With effort, he pushed himself from the bed and staggered over to the door. He tried the handle, and to no surprise it was securely locked. Banging his fist on the cold metal, he called, "Hey, I want my phone call!" Not that he had anyone to call, he just felt that the formality shouldn't be forgotten, and maybe then at least he could get some food – Jesus, he was starving.

It was only a few moments later that there came a reply, but the voice came from inside the room rather than outside. Marshall spun around to find the face of a middle aged woman peering down at him from the flat-screen. She looked particularly high-strung with her severe facial expression, disapproving glare, and graying hair pulled back into a tight bun. She deserved a vacation, thought Marshall.

"Hello, Mr. Meyers," she said, her expression remaining icy, "You must be wondering where you are." When he didn't answer, the woman continued. "My name is Officer Swanson, and you are currently staying in our correctional facilities."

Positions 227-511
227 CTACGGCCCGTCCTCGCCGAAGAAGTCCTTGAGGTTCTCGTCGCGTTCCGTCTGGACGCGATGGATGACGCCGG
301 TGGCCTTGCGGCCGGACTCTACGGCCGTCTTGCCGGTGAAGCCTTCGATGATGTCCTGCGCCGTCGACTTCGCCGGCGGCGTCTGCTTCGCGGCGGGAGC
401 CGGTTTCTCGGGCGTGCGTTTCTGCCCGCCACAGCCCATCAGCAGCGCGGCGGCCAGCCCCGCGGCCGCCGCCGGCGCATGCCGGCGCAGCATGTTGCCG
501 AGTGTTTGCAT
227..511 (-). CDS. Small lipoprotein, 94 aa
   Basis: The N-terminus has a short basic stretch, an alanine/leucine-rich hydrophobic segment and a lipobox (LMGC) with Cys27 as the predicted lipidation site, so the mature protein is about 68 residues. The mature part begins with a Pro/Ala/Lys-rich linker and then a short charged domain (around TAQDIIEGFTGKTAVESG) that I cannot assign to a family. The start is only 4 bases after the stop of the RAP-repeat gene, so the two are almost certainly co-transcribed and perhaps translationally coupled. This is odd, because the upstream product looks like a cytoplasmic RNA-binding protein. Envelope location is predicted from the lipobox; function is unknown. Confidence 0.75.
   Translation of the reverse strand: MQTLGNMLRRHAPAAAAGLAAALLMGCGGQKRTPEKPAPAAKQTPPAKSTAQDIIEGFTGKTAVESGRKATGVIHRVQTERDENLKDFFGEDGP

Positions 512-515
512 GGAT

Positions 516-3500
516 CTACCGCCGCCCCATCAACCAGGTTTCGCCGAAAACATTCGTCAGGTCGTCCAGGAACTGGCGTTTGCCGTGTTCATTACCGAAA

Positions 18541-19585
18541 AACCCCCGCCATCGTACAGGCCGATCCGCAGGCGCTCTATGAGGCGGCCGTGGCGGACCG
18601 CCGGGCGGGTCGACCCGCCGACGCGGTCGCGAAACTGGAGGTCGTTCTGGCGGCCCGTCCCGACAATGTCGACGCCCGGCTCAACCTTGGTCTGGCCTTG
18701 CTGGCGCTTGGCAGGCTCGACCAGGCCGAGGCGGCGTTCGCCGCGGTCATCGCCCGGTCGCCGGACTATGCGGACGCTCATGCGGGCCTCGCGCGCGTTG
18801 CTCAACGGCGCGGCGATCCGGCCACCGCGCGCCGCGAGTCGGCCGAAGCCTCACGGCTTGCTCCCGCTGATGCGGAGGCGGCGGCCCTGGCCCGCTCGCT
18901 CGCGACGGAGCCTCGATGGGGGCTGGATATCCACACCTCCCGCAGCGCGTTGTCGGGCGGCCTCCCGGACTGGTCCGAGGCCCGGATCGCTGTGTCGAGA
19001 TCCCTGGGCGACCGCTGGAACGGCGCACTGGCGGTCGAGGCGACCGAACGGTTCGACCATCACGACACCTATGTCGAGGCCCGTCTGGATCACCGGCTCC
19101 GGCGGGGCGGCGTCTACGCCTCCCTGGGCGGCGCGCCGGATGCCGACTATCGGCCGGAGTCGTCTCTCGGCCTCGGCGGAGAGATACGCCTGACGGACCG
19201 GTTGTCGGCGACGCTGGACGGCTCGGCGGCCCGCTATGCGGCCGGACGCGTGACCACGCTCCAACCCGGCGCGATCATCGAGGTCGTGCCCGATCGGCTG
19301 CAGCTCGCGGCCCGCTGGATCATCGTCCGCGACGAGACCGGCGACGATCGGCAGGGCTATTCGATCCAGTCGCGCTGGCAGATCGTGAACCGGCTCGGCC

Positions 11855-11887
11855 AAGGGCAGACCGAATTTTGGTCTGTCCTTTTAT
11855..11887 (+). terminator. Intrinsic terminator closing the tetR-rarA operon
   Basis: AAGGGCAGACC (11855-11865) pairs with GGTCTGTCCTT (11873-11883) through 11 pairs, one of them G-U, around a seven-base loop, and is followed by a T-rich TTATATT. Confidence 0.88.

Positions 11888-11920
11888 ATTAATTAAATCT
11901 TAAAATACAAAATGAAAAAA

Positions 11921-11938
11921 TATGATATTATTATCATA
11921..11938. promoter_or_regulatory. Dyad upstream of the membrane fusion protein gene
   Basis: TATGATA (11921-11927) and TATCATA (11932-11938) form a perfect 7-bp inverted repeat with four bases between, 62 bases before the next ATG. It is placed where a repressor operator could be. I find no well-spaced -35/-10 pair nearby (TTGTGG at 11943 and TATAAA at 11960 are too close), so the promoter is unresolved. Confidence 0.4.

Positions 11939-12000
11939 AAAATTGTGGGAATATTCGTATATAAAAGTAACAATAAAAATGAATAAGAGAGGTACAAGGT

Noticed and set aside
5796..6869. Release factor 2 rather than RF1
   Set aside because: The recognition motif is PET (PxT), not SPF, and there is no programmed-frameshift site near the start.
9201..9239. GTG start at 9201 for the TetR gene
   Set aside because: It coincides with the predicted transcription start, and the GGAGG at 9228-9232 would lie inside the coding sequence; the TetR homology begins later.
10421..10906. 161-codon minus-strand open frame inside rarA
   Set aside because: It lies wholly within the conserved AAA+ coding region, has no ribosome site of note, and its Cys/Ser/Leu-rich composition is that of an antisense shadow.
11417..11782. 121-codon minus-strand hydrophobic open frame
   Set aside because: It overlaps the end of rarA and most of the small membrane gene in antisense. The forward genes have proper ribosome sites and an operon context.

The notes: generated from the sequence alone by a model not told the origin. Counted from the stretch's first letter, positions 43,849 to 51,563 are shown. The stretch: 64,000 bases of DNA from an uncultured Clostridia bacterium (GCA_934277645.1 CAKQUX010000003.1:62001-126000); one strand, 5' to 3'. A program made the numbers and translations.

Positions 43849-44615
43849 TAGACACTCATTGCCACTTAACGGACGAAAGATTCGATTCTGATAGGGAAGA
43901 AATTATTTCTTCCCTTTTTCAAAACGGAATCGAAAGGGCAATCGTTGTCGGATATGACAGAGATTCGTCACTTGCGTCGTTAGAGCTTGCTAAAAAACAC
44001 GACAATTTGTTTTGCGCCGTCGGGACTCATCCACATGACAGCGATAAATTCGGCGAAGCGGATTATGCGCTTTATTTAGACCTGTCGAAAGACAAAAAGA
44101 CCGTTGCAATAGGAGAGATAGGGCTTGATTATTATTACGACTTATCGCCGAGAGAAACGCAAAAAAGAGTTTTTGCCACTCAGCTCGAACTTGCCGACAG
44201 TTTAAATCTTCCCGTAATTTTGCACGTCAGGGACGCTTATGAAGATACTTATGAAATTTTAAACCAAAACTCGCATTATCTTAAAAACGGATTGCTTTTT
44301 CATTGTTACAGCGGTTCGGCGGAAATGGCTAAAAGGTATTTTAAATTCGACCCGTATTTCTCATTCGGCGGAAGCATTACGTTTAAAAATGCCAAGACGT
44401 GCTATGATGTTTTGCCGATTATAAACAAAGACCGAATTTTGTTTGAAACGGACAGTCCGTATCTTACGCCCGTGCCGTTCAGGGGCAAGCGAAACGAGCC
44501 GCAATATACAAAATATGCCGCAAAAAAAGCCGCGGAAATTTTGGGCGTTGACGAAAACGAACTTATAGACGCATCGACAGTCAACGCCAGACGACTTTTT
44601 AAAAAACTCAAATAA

Correctional facilities? That was a pretty fancy way to say jail. "So what am I charged with?" asked Marshall, crossing his arms and trying to match his glare with the Officer's, before adding, "And when do I get that phone call?"

Something twitched in the corner of Officer Swanson's mouth. "I believe there is a misunderstanding, Mr. Meyers," she said coolly. "You have not been arrested, only contained for the time being."

Marshall raised an eyebrow. "Excuse me?"

"Your case has recently come to the attention of our office, and we felt it best to introduce you to our facilities, where we will have adequate time to address the situation and find a suitable solution."